“A Ruddy Awful Waste” – Review by Mark Barnes

Fascination with the Battle of Britain is still very strong after all these years and you only have to see the reaction to the sight and sound of a Hurricane or Spitfire to appreciate this is never likely to change.  There have been an awful lot of books about the battle, and I am quite sure there have been a lot of awful books as well but rest assured this is not the case with this fast-paced and deeply respectful biography of one of the great ‘unknowns’ of the Second World War, Eric Lock DSO, DFC & Bar.

Small in stature, but with the heart of a lion; Lock achieved greatness during the Battle of Britain, finishing as the leading ace with twenty confirmed victories and seven probably destroyed.  What is more remarkable is he achieved all this in the space of just a few weeks.  He got his first ‘kill’ on 15th August 1940 and his twentieth on 20th October that year. That is some going!

Eric was a Shropshire lad and is one of the county’s greatest heroes. He grew up in a happy environment working on the family farm and learned to drive cars and lorries at an early age. He was a good student and a keen sportsman who made up for his lack of height with determination and ability.  He caught the aviation bug after a flight in one of Sir Alan Cobham’s circus aircraft and although his parents did their best to persuade him otherwise, Eric joined the new RAF Volunteer Reserve and quickly took to flying.  He flew Spitfires with 41 Squadron throughout the Battle of Britain and scored his first thirteen victories in a calendar month.

Lock was severely wounded on 17th October 1940 and endured a protracted period of treatment including plastic surgery carried out by the pioneering Archibald McIndoe.  He returned to combat operations in July 1941 and had taken his confirmed victory total up to twenty-five, seventeen of them Messerschmitt Bf109s when he was killed. He was last seen attacking ground targets on 3rd August 1941, and no trace of him or his Spitfire has ever been found. He was twenty-two years old.

This fine book meets head on the obvious problem of having a subject with a far from lengthy career. The authors manage to tell us quite a lot about Eric Lock while surrounding his story with accounts of the men who flew with him. This isn’t a new device by any means, but Messrs Brew and Bradbury handle things with real care achieving a decent balance between their main man and his friends. I remember a few years ago when Eric Lock was back in the news and having trouble convincing my picture editor that the library I work in didn’t have a huge file on a man who he assumed was well documented. As it happens, the cover image for this book came from where I work, but I didn’t handle the research of the original negative.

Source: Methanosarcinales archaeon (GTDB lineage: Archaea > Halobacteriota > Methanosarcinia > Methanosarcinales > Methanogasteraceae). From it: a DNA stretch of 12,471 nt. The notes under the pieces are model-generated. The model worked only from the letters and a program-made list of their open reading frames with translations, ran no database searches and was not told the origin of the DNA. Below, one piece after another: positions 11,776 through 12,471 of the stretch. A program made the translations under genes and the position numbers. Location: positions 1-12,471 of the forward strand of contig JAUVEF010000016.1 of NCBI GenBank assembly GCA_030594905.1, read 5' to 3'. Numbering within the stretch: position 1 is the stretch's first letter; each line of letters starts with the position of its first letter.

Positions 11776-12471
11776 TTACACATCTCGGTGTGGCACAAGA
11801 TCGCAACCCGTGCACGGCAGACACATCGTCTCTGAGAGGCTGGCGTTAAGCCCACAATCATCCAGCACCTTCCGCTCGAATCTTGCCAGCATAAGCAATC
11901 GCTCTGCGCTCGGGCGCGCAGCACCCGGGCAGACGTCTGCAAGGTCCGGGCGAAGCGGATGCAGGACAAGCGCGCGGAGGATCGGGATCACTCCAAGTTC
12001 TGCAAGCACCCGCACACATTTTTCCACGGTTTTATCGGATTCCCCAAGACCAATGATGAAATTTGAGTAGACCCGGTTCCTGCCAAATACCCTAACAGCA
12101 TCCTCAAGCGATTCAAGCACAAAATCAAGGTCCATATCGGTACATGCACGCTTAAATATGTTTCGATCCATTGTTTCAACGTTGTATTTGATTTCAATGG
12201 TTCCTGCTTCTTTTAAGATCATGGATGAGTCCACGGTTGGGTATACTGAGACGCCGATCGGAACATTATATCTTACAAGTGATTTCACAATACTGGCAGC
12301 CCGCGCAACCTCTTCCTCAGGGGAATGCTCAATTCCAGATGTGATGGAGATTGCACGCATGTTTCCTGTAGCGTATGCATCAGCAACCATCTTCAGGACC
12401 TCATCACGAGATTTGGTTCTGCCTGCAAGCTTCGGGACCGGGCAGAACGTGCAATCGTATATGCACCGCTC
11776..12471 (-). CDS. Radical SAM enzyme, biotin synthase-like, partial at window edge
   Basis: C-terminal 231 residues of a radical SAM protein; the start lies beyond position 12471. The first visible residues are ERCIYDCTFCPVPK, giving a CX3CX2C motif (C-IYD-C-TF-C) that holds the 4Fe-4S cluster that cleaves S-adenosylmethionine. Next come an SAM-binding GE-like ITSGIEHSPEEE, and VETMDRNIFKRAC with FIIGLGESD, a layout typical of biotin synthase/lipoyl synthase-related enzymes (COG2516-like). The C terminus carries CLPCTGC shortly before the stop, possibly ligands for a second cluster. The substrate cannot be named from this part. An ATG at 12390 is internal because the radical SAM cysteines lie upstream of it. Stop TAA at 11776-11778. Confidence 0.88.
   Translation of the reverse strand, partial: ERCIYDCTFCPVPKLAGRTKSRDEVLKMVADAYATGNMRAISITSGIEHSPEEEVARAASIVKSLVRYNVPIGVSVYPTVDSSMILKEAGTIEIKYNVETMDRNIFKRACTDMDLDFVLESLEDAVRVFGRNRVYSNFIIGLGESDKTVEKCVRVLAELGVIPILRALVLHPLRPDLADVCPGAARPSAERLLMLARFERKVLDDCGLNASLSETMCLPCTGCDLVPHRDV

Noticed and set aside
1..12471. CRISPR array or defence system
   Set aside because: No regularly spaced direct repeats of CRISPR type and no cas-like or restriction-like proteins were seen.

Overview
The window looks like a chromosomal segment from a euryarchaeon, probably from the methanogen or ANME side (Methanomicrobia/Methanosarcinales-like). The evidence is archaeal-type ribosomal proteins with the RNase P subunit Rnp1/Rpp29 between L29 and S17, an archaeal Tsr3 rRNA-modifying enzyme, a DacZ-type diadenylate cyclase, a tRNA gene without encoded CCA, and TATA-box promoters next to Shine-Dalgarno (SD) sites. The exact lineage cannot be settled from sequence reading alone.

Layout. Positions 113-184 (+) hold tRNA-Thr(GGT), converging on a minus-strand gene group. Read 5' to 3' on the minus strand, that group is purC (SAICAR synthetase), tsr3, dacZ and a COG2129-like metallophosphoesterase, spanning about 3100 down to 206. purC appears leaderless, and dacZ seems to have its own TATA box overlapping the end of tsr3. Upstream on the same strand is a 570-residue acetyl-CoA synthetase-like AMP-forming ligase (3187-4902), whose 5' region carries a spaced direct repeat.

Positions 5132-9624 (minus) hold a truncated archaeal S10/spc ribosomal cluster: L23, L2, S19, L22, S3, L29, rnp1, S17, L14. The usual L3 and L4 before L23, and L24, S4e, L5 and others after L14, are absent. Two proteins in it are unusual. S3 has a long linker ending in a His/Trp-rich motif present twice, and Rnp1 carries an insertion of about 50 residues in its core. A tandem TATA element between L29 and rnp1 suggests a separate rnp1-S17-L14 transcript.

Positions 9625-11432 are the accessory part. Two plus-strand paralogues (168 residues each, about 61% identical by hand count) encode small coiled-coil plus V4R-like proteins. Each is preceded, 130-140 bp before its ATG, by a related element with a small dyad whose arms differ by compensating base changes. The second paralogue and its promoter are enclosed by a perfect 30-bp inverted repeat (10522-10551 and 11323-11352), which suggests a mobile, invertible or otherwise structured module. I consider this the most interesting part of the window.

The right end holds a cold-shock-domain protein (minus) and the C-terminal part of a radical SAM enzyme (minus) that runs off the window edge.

The spine of the book is a breathless hour-by-hour history of the air battle Lock and his comrades fought against the Luftwaffe.  While I appreciate that a lot of dedicated people have spent years building up the research a book like this is reliant upon, it has to be said the authors have managed to tell a story I might superficially label “well-known” in a really fresh and entertaining manner. It amazes me how any new books on the Battle of Britain can actually add something new to the story and don’t just parrot all the standard stuff. But we have one right here.

The authors question why Lock was plunged straight back into combat while other airmen were given more time. Perhaps if he had been treated more sympathetically, his early death might have been avoided.  But “if onlies” don’t change the history, however sad it may be.  Lock had lost much of his sparkle when he went back to combat flying, and there is an air of inevitability about his fate. His loss was, indeed, a ruddy awful waste.

Fighting High are an intelligent publisher who know how to get the best out of stories that would often just be footnotes in bigger affairs. The life of Eric Lock is by no means a footnote. He deserves all the respect and praise we can heap upon him.  This lovely book builds the perfect foundation for such an enterprise. It is well-written, extensively researched and has all the cool house style we have come to expect from Fighting High.  One again I find myself looking at the mythical WHO Book of the Year shortlist and will have to make it a bit longer by adding this one to it.

Eric Lock was a brave young man and one of the great aces of the Second World War. We can speculate as much as we like about what might have become of him had he lived to make older bones, but he didn’t. He has an element of mystery about him that builds his appeal, and this book will surely help enhance his reputation even further. I do hope so.  Fighting High have always been about honoring the people who appear in their books, and this one is no different.  The authors have resurrected one of the greats and made him real. We really can’t hope for much more than that, can we?

Reviewed by Mark Barnes for War History Online


Eric Lock DSO, DFC & Bar
By Steve Brew with Mike Bradbury
Fighting High

Mark Barnes

Mark Barnes is a longstanding friend of WHO, providing features, photography and reviews. He has contributed to The Times of London and other publications. He is the author of The Liberation of Europe (pub 2016) and If War Should Come due later in 2020.